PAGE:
Center for Memory and Brain

Daylong Symposium Celebrates Legacy of Howard Eichenbaum


Download the video of the Academic Retrospective

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Howard Eichenbaum
Memorial gifts  

Memorial gifts may be made to the Professor Howard Eichenbaum Undergraduate Neuroscience Fund at Boston University.  Gifts by mail may be made by including a note designating the Eichenbaum Fund, making checks payable to “Trustees of Boston University” and mailing to: Boston University Gifts & Records, 595 Commonwealth Avenue, Suite 700, Boston, MA  02215. Online gifts may be made at  Click the “give to BU” button, then click “Other Fund” under the Cause button, and also write “Eichenbaum Fund” in the text box.
BU’s Howard Eichenbaum Dies at 69  Obituary
Photo by Dan Kirksey, KDKC Photos, Escondido, Calif.
Journal Science Retrospective Howard_Eichenbaum_Science2017
Science Direct Science Direct Howard Eichenbaum 2017


Rajen Kilachand Center for Integrated Life Sciences & Engineering
610 Commonwealth Avenue, 7th Floor, Boston, MA  02215


About Us

The Boston University Center for Memory and Brain (CMB) was established as a center of excellence in research, training, and teaching in the cognitive neuroscience of memory. The CMB is composed of faculty within the Departments of Psychological and Brain Sciences, Biology, Mathematics. The small core group of neuroscientists that compose the CMB complement each other in technical abilities and share the specific interest of characterizing brain mechanisms of memory. The CMB is unique in close working relations among its faculty in a continuity of expertise across the levels of analysis of memory. We pursue complementary and collaborative studies aimed at describing the “circuit diagram” for memory in the human brain, and we teach at all levels and train neuroscientists in this field.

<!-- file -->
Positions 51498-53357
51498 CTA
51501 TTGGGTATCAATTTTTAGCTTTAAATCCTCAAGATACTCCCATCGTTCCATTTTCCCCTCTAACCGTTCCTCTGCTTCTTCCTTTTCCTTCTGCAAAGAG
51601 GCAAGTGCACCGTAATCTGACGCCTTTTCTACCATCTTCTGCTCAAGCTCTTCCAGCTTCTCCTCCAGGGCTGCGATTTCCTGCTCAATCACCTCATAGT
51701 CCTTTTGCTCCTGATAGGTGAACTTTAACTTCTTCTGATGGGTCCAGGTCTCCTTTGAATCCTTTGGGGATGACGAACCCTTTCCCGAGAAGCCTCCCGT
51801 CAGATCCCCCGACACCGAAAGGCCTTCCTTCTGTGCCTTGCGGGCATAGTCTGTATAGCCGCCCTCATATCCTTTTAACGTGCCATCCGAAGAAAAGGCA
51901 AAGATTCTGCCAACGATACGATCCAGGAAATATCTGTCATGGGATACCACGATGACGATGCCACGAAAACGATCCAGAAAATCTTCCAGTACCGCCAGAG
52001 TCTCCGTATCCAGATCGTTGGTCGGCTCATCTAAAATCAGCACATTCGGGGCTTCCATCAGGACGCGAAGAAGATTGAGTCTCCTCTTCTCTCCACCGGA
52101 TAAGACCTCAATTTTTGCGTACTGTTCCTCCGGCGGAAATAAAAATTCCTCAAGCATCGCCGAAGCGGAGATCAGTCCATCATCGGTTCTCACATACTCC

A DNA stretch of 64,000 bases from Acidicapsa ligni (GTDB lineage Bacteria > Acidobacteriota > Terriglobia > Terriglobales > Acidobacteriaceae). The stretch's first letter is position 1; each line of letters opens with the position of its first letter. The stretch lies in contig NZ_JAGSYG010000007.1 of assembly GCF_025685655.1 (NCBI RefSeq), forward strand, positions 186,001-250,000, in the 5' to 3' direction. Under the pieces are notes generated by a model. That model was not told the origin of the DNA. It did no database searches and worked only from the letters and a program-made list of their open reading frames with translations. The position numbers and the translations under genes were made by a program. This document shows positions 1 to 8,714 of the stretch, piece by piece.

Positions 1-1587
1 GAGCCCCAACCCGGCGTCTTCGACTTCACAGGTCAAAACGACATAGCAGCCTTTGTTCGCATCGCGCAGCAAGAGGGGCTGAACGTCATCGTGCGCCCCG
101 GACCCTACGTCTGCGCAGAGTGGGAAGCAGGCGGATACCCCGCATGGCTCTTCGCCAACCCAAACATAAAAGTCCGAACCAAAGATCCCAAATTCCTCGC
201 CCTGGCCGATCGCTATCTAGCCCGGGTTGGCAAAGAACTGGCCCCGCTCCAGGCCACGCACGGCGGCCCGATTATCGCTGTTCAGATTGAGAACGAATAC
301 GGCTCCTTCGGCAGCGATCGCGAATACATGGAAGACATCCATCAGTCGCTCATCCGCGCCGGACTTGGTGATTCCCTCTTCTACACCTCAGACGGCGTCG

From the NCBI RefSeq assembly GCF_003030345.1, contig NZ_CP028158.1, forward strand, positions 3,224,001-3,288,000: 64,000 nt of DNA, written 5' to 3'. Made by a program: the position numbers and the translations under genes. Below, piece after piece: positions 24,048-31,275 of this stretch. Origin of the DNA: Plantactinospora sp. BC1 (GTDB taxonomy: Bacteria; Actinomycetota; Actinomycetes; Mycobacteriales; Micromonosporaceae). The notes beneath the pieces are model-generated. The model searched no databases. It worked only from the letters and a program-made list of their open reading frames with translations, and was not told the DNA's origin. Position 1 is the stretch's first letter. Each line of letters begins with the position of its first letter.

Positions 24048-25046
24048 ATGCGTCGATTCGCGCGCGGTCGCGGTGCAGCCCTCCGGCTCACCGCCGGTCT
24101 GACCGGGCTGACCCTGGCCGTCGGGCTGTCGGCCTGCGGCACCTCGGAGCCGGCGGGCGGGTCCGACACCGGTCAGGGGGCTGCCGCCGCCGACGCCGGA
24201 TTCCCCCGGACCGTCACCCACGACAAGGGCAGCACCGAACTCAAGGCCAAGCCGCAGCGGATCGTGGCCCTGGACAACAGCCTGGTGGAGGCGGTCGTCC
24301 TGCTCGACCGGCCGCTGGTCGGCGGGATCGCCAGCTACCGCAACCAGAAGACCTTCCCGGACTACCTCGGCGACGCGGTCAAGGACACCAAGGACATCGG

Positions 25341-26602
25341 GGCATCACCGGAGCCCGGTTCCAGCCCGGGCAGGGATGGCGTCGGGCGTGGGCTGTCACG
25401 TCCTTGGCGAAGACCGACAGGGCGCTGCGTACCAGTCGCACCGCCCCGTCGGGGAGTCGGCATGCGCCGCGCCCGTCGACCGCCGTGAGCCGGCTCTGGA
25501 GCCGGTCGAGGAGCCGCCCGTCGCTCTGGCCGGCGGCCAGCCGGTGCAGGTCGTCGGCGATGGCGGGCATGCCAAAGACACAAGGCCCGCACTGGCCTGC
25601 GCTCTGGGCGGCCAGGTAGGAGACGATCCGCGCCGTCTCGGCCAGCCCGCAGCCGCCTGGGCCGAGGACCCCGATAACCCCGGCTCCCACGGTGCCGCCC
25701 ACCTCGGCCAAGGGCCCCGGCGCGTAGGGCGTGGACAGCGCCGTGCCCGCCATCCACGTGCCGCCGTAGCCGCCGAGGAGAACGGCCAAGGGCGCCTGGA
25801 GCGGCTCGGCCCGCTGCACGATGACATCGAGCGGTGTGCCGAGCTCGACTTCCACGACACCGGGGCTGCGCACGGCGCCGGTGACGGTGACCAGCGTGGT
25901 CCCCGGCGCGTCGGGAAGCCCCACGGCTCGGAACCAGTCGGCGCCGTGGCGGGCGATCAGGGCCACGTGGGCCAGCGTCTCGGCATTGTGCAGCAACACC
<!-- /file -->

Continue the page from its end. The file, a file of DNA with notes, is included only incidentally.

Core Members:

Howard Eichenbaum, Director, Center for Memory and Brain; William Fairfield Warren Distinguished Professor, is an internationally recognized leader in neuropsychology of memory in animals and characterization of memory coding properties of neurons.

Michael Hasselmo, Associate Director, Center for Memory and Brain; Professor of Psychological and Brain Sciences; Director, Center for Systems Neuroscience, is an internationally known leader in  computationaland experimental analyses of neural circuits that mediate memory and in the pharmacology of memory.

Nancy Kopell, Professor of Mathematics, is an expert on neural dynamics, and is especially interested in neural rhythms and their functions.

Chantal E Stern, Professor of Psychological and Brain Sciences and faculty member at the MGH-NMR Center, is an expert in human brain imaging of memory systems.